Last month in Part 1 of our blog series about What to Look for in a Hoist Overhead Crane Inspection, we covered the inspection of the hooks, wire/rope and chain, suspension lug and general part inspection. Why are regular overhead crane inspections important? They keep your employees safe, and delaying routine service and maintenance for your hoist cranes can result in very expensive repairs and possibly downtime that disrupts your business.
Here are some additional common inspection points in a hoist overhead crane inspection:
The disc motor brake needs to be inspected for slippage or excessive wear, glazing, contamination or excessive wear. This is one of the most important components of the hoist crane so it needs to be inspected carefully.
The load brake is the mechanical portion of the overhead crane braking system that works in conjunction with the disc motor brake. The load brake must be able to support the load with the disc brake open. If it cannot, then a repair or part replacement is essential.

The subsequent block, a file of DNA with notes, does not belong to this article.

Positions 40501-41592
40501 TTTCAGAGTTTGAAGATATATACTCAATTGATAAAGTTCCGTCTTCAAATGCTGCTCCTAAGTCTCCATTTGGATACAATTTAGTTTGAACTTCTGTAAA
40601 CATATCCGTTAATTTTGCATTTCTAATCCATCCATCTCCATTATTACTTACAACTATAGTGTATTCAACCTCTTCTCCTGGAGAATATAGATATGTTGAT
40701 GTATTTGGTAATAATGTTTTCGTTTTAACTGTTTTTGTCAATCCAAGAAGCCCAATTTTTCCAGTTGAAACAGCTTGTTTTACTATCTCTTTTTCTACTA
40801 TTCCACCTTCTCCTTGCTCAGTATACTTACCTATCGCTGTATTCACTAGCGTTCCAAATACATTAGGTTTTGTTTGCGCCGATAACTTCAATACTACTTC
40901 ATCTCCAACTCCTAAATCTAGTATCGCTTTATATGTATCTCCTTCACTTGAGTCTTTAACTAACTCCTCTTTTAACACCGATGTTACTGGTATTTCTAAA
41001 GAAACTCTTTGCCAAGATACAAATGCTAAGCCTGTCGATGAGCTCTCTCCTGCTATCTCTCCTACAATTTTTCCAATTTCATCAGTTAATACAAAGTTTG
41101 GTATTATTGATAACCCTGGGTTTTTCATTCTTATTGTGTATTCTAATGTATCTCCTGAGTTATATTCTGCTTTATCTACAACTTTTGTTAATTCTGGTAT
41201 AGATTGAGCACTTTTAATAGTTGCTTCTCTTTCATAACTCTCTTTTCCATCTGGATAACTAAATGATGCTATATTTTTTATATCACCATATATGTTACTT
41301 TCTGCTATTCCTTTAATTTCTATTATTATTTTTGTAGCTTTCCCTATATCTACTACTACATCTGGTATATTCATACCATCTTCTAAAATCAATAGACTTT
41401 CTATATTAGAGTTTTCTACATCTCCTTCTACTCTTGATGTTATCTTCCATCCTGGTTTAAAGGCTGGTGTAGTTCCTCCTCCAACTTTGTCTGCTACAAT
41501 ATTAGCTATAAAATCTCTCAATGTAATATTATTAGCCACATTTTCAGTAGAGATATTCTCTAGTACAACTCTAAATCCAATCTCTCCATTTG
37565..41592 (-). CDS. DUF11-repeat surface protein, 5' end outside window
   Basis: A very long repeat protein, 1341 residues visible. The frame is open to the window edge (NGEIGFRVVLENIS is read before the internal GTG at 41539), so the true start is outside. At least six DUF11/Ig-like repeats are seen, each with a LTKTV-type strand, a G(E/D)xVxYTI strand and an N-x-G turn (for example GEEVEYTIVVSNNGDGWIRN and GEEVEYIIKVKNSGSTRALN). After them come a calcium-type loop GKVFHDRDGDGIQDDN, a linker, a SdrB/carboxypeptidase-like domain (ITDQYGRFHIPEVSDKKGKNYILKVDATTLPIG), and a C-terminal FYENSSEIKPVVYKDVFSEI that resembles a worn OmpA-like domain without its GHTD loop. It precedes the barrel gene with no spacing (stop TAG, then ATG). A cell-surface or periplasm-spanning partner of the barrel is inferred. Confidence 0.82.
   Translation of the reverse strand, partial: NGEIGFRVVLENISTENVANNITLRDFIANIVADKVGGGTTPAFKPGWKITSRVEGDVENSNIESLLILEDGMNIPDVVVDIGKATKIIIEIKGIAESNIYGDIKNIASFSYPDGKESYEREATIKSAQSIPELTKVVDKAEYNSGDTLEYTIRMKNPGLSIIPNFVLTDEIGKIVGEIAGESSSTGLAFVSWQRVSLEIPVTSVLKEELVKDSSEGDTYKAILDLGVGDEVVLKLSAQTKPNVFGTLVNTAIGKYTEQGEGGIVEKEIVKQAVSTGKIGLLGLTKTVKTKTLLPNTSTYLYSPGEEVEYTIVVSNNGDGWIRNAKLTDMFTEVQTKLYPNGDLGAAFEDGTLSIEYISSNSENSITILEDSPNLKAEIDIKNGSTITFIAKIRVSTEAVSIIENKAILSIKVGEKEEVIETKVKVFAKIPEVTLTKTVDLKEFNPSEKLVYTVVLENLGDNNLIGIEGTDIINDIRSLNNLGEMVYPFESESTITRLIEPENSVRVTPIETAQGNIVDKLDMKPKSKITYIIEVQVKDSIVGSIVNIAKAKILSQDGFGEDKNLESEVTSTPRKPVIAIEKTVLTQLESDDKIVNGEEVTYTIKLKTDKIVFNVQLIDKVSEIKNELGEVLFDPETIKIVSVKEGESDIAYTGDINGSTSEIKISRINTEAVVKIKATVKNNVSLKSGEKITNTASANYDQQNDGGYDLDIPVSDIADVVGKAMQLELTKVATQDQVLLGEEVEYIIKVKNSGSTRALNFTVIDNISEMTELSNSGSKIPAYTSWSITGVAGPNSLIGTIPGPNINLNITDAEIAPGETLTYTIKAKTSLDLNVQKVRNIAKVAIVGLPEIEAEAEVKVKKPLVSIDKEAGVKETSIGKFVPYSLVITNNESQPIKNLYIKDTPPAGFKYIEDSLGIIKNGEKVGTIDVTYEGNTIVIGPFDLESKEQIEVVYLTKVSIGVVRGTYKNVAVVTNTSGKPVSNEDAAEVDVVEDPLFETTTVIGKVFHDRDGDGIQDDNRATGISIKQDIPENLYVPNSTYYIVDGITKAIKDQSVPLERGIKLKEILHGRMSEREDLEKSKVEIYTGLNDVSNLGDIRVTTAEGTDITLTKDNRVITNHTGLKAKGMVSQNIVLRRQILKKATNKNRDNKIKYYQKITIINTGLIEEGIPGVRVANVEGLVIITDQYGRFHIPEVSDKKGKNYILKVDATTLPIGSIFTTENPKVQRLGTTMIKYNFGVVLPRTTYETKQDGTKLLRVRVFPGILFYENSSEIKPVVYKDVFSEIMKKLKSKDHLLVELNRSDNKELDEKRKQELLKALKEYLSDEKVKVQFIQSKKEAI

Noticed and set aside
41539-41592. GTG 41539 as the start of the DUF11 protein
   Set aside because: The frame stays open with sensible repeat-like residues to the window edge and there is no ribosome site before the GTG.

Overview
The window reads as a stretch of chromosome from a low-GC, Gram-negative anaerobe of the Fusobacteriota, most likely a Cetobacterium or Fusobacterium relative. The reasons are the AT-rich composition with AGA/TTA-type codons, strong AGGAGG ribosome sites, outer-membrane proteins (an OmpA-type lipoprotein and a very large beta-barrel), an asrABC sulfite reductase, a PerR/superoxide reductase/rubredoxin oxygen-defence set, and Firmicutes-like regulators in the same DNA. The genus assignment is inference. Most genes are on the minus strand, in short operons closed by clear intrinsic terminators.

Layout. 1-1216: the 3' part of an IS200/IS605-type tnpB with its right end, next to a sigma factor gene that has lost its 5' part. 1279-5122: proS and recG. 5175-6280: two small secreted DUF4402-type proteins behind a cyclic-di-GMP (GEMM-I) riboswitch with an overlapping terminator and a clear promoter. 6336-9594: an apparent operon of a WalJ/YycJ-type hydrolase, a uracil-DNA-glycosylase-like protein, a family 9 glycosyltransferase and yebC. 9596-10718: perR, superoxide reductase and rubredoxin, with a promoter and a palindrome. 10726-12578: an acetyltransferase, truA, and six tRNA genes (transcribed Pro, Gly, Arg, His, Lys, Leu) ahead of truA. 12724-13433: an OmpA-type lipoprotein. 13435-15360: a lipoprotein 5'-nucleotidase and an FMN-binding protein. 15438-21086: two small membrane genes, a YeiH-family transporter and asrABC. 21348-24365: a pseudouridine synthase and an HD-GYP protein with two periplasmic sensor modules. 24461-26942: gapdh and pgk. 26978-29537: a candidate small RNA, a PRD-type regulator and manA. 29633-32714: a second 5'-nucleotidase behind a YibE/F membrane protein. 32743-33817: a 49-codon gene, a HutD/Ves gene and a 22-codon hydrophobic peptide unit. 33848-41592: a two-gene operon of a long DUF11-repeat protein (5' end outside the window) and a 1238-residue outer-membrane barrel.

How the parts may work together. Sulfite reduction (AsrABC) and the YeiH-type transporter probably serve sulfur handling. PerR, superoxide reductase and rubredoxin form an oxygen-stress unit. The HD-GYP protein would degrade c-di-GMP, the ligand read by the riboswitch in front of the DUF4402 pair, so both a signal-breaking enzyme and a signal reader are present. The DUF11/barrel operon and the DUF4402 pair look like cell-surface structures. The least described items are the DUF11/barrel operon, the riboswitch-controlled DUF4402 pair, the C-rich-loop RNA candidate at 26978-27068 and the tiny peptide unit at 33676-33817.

The housing load block should be inspected for any cracks, distortions, or excessive wear. Another inspection point on the load block is to look for internal buildup of foreign substances.
Similar to the housing load block above, the sheave (AKA drum) needs to be inspected for distortion, cracks, excessive wear, and buildup of foreign substances.
The wiring and terminals need to inspected carefully for fraying or defective insulation.
Electrical components such as the contact block, the magnetic hoist control switch, and others need to be inspected carefully for loose connections and burned or pitted contacts.
Some hoist cranes also use a support structure and trolley. For these designs, this must be inspected for damage and wear that might restrict the ability for the hoist to support the imposed loads.
Fresh lubricant is very important for the transmission of an overhead hoist crane. It also needs to be replenished if the level of lubricant gets low.
All of the inspection points above are general ones applicable to all hoist overhead cranes. It is also important for you to use the maintenance manual that came with the crane to inspect specific components that might be unique to that crane or require particularly close inspection.
This ends Part 2 of our 2-part series on What to Look for in a Hoist Overhead Cane Inspection.
We provide comprehensive overhead crane inspections for all types of cranes. With over 20 years of experience, we know what to look for and how to fix it. Contact an overhead crane inspection and repair specialist today by completing our online form on our Contact page, or giving us a call at 1-800-829-7454.